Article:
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European automotive suppliers hope for ‘European way’ in reducing CO2 emissions from vehicles

Environment & Energy

European automotive suppliers urge legislator to opt for ‘European way’ in reducing CO2 emissions from cars and light-duty vehicles

More inclusive transition to low-carbon mobility reduces emissions at lower costs with far fewer disruptions to the workforce

The second Mobility Package published today by the European Commission carries welcome measures to promote green public procurement, battery cell development and production in Europe and investment in infrastructure for alternative fuels and charging points in the EU. However, the proposed post-2020 CO2-reduction targets for cars and light-duty vehicles focus too much on just one technology and are very aggressive. A more inclusive transition to low-carbon mobility would reduce emissions at lower costs and with far fewer disruptions to the manufacturing base.

Automotive suppliers are highly committed to achieving the Paris climate change mitigation targets. CLEPA considers a 20-25% reduction target feasible for 2030 and its members are investing heavily in the vast array of technologies that are needed to deliver the Paris objectives.

“Europe should be courageous and opt for the ‘European way”, said Roberto Vavassori, CLEPA President. “Europe’s globally acknowledged strength lies in efficiently combining the most advanced internal combustion engine technologies with synthetic and regenerative fuels, electric motorisation, energy recuperation and a lean battery pack that minimises the use of present-state battery technology, avoiding downsides in terms of performance, resources and production”, he explained. “The question isn’t electric or combustion; modern vehicles have a power unit boasting a mix of solutions for smart, green and flexible mobility.”

“CLEPA asks the legislator to maintain an open mind for all technology options and provide a policy framework that positively accelerates innovation in Europe”, said Sigrid de Vries, CLEPA Secretary General. Such approach not only brings Europe’s environmental targets within reach. It maintains a wide range of mobility choices, sustains employment in the EU, strengthens the sector’s global competitiveness – because all technology pathways are needed elsewhere in the world as well – and provides the best guarantee for investment in Europe in new-generation batteries with a more positive cradle-to-grave impact on the environment, industrialised in European companies.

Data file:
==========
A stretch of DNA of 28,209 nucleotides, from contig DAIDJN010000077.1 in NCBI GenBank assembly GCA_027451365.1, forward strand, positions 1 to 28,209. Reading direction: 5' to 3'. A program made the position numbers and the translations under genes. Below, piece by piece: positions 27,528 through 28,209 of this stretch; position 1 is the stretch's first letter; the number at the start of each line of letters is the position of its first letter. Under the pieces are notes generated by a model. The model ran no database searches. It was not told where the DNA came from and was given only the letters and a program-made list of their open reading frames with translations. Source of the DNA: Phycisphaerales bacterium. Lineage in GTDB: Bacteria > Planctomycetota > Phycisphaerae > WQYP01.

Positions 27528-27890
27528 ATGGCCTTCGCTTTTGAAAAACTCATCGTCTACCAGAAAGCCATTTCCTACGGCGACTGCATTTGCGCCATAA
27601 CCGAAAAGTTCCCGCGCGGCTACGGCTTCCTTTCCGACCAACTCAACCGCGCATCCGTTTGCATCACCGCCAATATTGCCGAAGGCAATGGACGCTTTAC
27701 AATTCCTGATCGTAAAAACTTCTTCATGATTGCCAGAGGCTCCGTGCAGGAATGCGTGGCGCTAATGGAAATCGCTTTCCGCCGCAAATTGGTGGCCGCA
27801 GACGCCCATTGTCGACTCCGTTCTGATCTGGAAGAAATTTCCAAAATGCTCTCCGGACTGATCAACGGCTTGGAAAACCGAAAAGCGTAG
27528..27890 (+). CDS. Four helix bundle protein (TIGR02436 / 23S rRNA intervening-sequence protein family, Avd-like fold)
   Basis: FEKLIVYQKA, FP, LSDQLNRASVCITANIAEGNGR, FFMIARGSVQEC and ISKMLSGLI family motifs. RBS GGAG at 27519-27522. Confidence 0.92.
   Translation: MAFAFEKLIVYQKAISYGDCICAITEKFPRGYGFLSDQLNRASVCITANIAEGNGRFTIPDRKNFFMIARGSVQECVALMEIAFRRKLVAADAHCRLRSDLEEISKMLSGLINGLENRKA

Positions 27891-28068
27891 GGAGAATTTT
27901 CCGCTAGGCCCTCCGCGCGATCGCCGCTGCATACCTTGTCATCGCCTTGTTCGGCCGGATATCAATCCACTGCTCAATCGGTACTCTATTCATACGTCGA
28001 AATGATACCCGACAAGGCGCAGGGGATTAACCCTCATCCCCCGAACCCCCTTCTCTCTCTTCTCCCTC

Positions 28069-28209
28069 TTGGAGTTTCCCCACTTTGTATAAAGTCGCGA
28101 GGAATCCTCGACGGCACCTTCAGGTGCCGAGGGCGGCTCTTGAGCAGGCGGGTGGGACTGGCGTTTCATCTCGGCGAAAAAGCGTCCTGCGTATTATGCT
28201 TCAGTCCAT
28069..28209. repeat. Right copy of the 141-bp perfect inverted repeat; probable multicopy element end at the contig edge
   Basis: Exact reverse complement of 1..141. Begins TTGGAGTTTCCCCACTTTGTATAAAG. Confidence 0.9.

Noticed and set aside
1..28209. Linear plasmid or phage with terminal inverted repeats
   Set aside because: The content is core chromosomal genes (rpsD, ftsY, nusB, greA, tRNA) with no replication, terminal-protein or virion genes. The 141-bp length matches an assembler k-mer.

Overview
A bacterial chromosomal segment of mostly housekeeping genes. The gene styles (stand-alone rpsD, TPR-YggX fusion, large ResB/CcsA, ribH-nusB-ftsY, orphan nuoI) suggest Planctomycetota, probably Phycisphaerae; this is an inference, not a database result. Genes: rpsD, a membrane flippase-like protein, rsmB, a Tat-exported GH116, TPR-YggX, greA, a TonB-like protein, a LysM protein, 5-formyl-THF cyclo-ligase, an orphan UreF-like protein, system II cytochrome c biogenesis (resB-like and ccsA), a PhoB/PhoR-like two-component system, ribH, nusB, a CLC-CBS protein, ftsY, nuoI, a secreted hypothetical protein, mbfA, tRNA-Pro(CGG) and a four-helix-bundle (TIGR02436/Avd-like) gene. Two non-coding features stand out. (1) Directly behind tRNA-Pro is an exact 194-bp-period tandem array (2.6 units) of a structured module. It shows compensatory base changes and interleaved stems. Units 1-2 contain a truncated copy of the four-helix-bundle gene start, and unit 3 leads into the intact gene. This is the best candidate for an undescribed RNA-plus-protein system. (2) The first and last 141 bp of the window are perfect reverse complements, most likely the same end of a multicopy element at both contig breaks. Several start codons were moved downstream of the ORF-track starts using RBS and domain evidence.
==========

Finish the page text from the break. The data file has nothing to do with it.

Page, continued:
A 20-25% target for 2030, as supported by CLEPA, is no mean feat by any measure: due to the conversion to the new test cycle (WLTP) and the present market trend towards gasoline vehicles, the actual reduction would be as much as 32%. The post-2020 target will require the strong ramp-up of battery, fuel cell and hybrid electric vehicles in all variations, in addition to making continuous advances in combustion technology, alternative fuels, light-weight materials, ‘eco-innovations’ and other efficiency-pushing technologies.

Importantly, this process will not evolve in a linear way but accelerate year by year. For this reason, the proposed binding mid-term target of 15% is out of reach. Up to two third of the way would have to be delivered in the first few years. Sales of electric vehicles are increasing but count for not even 2% of the market today, and too many key factors are presently unknown (charging and alternative fuels infrastructure, battery cost and performance, consumer acceptance, etc.).

As regards the proposed, stricter low emission vehicle (LEV) definition, CLEPA believes that legislator should respect the need for legal predictability, and consider the substantial investments already made in hybrid solutions, a technology that will remain much needed to meet the CO2 emission reduction objectives.

CLEPA members offer mobility solutions that build on their long-standing industrial strength to realise ambitious environmental and safety-related objectives, counting multinationals as well as thousands of SMEs in its membership. Up to 75% of the value of an average vehicle comes from its components and parts. Automotive suppliers invest more than half of all automotive R&D in the EU (over EUR 22 billion per year). They are a key asset for Europe’s economy and wealth creation.

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